‘As outsiders in Bollywood, you get one ball and you must make 7 runs off it’: Pankaj Tripathi on his eight-year struggle

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Pankaj Tripathi took his sweet time watching Mirzapur. It took him a lockdown to sit down and watch the popular Amazon Prime Video series, which has him in the lead role as the don, Kaleen bhaiya. And now that the second season of the show has dropped, the actor is braving through it. “I have watched five episodes, five more to go,” he says with a sheepish smile as he reveals a trick that he has been using to watch the heartland drama. “I fast forward the show. I watch my own scenes and fast forward other’s scenes. I shouldn’t do this though,” he says with another sheepish smile.

 

There is a reason behind the slow progress. Pankaj himself is a fan of slice-of-life dramas. “I like films that have ‘saadgi’ and old-world charm, humour, sound and landscape. I don’t like crime, guns, ‘gaalis’ so much,” he says. He counts Court, Tithi, Killa and Ship of Theseus as his favourites, with Chaitanya Tamhane’s The Disciple on his watch list.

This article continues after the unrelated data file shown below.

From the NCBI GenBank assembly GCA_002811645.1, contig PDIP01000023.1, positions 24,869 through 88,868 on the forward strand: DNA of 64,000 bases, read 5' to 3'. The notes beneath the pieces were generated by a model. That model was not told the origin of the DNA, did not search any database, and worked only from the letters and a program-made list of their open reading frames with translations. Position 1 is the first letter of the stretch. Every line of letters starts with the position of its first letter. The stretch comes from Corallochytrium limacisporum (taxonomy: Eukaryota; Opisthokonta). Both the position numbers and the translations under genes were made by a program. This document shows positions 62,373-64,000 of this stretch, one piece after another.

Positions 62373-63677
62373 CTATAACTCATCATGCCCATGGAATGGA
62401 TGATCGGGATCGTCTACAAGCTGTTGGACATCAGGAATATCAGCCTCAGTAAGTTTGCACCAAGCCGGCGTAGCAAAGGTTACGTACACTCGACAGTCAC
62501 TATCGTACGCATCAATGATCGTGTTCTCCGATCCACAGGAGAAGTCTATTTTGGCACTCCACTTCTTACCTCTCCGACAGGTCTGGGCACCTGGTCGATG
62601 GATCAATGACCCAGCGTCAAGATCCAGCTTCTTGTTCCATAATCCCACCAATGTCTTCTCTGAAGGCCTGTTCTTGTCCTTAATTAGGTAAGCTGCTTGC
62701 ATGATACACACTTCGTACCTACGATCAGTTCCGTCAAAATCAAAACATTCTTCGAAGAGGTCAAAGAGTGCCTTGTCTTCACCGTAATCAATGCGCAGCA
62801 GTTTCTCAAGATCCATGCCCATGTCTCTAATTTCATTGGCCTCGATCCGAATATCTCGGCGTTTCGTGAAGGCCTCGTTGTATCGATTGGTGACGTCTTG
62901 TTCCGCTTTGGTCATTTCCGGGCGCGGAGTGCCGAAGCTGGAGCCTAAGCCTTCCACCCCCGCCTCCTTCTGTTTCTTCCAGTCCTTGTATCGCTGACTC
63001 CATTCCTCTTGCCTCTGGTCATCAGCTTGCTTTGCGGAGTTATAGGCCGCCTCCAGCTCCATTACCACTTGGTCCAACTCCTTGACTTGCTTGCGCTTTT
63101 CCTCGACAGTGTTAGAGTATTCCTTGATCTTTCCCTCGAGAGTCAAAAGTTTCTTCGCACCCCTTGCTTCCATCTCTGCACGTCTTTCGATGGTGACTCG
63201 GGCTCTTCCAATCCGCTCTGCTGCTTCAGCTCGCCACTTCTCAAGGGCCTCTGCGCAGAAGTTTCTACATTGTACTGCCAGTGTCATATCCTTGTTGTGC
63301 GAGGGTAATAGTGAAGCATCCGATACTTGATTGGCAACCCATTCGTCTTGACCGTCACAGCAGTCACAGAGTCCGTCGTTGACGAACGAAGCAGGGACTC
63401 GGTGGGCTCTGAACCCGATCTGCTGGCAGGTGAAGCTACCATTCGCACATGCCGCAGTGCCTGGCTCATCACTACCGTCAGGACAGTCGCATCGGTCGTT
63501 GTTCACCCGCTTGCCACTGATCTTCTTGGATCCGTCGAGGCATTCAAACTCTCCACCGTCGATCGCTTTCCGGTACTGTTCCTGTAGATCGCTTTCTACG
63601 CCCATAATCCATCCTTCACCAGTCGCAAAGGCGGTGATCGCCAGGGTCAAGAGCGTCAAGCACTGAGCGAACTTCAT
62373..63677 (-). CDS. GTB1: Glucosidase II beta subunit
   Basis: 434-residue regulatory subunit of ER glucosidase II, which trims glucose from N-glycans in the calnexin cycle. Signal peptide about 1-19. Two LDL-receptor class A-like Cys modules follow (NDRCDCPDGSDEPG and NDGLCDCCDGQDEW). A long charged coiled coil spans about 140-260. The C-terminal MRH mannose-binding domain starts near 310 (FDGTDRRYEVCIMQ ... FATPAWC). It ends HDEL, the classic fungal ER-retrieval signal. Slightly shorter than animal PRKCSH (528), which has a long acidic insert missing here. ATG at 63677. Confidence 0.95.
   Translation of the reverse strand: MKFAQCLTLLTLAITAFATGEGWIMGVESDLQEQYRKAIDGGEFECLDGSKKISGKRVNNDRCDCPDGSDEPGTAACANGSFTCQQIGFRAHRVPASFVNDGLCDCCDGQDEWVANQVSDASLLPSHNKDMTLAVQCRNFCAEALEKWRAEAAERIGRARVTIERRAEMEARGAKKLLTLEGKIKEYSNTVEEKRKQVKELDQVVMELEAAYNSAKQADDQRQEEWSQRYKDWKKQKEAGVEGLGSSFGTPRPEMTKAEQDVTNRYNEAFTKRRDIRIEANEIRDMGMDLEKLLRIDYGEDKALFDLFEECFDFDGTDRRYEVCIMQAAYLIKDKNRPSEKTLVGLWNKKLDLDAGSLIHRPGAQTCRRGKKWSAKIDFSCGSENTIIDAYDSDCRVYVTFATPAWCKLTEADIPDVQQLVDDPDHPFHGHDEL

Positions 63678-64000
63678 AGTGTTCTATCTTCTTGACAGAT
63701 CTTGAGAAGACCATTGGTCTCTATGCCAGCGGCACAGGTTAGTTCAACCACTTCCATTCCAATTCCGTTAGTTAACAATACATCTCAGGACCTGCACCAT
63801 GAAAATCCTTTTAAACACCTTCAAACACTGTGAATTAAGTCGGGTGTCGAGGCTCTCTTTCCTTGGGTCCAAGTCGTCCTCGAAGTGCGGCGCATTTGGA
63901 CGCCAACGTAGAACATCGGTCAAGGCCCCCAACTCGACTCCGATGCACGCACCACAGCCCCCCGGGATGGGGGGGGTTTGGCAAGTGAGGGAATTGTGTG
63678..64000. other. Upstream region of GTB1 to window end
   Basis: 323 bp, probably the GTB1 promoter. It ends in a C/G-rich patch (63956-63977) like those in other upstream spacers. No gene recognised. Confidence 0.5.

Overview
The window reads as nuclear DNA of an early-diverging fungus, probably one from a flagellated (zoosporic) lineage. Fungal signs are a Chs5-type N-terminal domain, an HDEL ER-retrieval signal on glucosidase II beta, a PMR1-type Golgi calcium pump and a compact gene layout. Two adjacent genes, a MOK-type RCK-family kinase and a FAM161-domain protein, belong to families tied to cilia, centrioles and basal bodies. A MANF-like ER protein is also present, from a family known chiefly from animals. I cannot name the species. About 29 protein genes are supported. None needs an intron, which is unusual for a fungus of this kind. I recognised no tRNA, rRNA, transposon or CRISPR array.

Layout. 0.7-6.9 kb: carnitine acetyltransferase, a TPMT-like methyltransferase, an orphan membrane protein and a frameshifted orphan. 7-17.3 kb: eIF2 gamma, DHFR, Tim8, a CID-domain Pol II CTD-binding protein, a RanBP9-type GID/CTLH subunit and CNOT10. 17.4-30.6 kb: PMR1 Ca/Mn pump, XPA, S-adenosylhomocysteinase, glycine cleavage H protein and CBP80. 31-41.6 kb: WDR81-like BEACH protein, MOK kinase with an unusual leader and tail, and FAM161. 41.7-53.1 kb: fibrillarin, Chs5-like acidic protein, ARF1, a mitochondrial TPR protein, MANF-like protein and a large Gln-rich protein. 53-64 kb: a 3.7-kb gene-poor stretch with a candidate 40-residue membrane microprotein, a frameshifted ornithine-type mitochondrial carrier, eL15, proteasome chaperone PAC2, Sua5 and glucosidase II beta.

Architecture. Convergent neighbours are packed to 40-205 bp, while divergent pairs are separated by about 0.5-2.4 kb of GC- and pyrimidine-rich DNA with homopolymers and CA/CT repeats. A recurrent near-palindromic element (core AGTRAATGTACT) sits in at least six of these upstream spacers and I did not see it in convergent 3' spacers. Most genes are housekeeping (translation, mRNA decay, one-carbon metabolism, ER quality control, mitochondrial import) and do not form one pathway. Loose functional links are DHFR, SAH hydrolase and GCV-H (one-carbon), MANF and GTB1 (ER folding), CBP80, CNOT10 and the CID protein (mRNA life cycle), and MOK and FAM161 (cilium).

The actor is all set to play yet another don, this time in Anurag Basu’s Ludo, which will release on Netflix. In the film, he plays Sattu, who has traded in the staid dhoti for a leather jacket and yellow glares. “I also want to wear yellow glasses and red shoes on screen. No one ever gives me that chance,” Pankaj complains good-naturedly. Ludo has added another first to his filmography – he gets to romance on screen. “Sattu has a sweet little love story, people will not remember him as a gangster once they are done with the film.”

Talking about his journey in the film industry, Pankaj reflects that while everyone gets a chance, ‘outsiders’ have to work harder. “When you come to the industry as outsider, you have to make seven runs in one ball – hit a sixer and then run and take one more. That is the fun of it. Make the most out of the chances you get. The period between 2004 to 2012, I was looking for work, but more importantly, I was working on my craft. Sharpen your tool so much that you are ready. My journey is a proof that film industry is not as bad as it is said to be.”

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